Tuesday, November 27, 2007

War and Peace - A Utilitarian Partnership

Not long ago my very conservative friend, who gets all his news from Fox and the Washington Times, asked if war is necessary for peace to happen. A few days later I read a column by James Pinkerton entitled “Give war a chance: Sometimes it works,” which seemed to be a slightly tongue in cheek (I hope) take on what the long dead Prussian war geek Carl von Clausewitz might have to say about the various wars being waged today. The two go together and demand something of a response. To my friend, and with Clausewitz to back me up, the answer is Yes, war is necessary for peace to happen if…

It is necessary if the leaders of country A are convinced that peace is possible only on their terms, and that if the unreasoning and obstinate leadership of country B opposes their terms, then the only way to peace is to eliminate the leadership of country B and establish the terms of peace on the remaining people. If some, or all, of the remaining people of country B are unwilling to accept the terms of peace, then, for the sake of peace, they also must be eliminated. It’s as easy and utilitarian as that. No serious moral questions need be asked. Jeremy Bentham would love it, and every empire worth its salt has practiced it. Of course bigger, badder empires always seem to come along to disrupt the hard won peace, but, hey, that’s life. That’s why guys like Clausewitz are still studied for their mastery of war.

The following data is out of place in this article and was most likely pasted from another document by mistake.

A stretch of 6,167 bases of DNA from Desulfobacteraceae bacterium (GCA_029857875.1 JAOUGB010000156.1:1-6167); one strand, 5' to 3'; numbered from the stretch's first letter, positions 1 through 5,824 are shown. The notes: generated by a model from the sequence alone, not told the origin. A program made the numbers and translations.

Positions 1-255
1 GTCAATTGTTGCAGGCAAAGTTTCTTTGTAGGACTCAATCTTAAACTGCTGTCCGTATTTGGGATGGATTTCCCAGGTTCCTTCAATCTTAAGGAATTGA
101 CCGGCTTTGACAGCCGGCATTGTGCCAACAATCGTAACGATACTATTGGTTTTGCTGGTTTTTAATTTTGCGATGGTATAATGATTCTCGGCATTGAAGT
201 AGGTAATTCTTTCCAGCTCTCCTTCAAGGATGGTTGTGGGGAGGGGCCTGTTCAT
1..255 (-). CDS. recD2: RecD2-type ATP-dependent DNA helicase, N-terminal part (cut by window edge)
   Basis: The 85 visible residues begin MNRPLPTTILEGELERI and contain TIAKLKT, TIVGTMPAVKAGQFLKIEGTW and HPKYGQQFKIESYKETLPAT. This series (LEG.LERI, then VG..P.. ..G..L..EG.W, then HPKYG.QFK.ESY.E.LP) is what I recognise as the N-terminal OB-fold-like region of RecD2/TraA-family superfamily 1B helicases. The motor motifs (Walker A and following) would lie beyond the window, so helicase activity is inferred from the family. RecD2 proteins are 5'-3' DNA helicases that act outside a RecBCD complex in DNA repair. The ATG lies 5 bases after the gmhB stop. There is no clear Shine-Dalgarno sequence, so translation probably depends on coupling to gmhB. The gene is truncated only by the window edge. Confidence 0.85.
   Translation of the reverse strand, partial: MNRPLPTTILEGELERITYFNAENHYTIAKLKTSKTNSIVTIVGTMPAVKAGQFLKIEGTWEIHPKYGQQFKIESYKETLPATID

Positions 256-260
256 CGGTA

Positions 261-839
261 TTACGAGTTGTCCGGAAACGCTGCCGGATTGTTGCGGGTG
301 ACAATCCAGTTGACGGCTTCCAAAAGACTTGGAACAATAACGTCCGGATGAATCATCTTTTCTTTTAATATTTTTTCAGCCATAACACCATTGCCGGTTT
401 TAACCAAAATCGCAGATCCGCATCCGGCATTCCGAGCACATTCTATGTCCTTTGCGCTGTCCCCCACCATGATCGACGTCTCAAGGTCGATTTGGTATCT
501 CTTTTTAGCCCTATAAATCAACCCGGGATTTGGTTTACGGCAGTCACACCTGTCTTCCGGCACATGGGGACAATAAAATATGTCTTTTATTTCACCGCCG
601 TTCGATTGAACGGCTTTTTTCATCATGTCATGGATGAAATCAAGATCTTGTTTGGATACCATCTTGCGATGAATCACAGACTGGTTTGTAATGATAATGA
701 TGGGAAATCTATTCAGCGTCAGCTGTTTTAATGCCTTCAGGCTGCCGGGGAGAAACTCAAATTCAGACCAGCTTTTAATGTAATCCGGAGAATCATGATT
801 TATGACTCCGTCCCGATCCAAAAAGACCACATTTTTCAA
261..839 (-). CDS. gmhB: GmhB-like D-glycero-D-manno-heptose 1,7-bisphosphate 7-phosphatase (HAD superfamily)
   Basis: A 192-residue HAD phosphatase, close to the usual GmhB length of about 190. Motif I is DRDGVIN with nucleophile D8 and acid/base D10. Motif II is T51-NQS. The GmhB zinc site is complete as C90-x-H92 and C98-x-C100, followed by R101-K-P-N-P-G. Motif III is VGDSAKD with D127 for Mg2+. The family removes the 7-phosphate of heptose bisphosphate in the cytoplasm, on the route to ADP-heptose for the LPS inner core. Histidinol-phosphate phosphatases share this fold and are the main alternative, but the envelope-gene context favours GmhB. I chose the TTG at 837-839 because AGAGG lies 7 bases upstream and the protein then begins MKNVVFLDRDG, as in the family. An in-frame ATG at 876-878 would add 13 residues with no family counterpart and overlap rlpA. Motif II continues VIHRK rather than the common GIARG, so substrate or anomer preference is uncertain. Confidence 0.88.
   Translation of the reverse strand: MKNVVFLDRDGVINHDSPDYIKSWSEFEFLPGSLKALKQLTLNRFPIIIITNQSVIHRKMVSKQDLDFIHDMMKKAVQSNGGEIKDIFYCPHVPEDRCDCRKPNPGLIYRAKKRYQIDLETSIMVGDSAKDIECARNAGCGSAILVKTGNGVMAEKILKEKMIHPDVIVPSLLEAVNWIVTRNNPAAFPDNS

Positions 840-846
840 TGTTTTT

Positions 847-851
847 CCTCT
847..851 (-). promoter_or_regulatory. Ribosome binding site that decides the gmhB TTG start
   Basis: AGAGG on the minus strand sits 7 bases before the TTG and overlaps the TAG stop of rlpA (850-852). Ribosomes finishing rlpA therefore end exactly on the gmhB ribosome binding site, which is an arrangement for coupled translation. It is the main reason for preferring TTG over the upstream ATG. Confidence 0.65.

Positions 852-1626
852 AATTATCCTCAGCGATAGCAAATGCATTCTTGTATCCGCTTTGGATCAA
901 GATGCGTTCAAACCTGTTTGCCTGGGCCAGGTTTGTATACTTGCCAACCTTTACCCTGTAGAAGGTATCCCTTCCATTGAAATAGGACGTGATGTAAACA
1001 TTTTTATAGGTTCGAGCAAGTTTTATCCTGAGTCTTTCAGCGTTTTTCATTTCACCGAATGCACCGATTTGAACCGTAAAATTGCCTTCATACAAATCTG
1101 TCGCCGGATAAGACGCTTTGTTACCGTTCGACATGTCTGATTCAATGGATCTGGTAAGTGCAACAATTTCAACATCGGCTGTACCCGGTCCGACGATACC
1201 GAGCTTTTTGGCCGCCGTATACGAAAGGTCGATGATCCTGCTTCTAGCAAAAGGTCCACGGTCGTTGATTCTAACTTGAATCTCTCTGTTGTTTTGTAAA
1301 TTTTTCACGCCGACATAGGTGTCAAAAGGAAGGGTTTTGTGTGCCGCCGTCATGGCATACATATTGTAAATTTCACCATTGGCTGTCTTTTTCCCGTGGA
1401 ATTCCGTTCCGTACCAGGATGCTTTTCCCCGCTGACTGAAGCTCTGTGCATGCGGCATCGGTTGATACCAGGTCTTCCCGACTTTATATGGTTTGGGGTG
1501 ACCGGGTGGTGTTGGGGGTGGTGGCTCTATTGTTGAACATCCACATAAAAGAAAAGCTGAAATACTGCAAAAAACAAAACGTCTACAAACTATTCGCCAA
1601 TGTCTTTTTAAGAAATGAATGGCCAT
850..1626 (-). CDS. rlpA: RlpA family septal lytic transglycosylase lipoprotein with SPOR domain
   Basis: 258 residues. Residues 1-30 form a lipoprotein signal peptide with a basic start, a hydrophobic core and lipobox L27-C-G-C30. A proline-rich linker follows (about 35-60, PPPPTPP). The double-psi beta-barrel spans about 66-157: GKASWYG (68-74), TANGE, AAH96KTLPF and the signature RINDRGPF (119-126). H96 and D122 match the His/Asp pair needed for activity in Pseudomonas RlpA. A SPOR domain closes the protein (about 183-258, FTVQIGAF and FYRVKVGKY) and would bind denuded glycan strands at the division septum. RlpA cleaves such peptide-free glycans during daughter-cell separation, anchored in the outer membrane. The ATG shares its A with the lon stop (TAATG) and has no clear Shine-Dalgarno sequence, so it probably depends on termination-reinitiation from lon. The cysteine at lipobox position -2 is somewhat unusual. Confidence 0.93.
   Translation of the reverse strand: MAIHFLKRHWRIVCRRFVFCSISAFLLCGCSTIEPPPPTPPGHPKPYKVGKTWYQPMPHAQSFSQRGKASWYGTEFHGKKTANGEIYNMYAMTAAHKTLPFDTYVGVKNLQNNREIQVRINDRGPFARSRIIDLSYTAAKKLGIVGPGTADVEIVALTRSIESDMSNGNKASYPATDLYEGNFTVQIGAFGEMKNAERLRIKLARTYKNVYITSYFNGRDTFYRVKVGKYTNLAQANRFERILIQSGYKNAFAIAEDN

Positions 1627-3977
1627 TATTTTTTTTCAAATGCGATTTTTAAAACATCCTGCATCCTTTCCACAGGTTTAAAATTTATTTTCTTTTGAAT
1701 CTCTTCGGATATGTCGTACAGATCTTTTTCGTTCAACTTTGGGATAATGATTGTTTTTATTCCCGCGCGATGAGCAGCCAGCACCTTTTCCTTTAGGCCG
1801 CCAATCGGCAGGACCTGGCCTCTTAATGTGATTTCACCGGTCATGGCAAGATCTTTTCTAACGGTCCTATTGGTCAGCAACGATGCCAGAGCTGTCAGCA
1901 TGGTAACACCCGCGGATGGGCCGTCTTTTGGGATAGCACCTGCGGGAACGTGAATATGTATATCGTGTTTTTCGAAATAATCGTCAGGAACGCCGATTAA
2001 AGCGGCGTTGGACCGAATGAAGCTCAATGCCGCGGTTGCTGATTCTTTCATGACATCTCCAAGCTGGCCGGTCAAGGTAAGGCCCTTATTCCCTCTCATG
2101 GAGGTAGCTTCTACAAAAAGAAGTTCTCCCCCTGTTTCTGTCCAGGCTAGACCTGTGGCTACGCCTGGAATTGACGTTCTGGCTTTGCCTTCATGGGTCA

If you don’t like the notion of country A and country B just substitute corporations A & B, or gangs A & B, or family members A & B. It pretty much works the same for all.

I wonder what would happen if the leaders of the nations, or corporations or gangs or you and me, ever took God seriously? We are entering the season of Advent, which starts us off with reflections on the last judgment before it brings us to the cradle in Bethlehem. Now would be a good time to reflect a little on these things.

1 comment:

SUNRISE SISTER said...

Well, it just so happens that I have been contemplating Week 1 Advent and what THAT means to me; not necessarily war and peace contemplations.

I can't remember my doing a lot of "between Sundays" contemplation of Advent in the past. Lent usually finds me taking up a challenging book as discipline for the seasn and indeed I have taken up a book for Advent. I suspect you'll have to tune in to dwmindsieve.blogspot.com to find the name of that book:)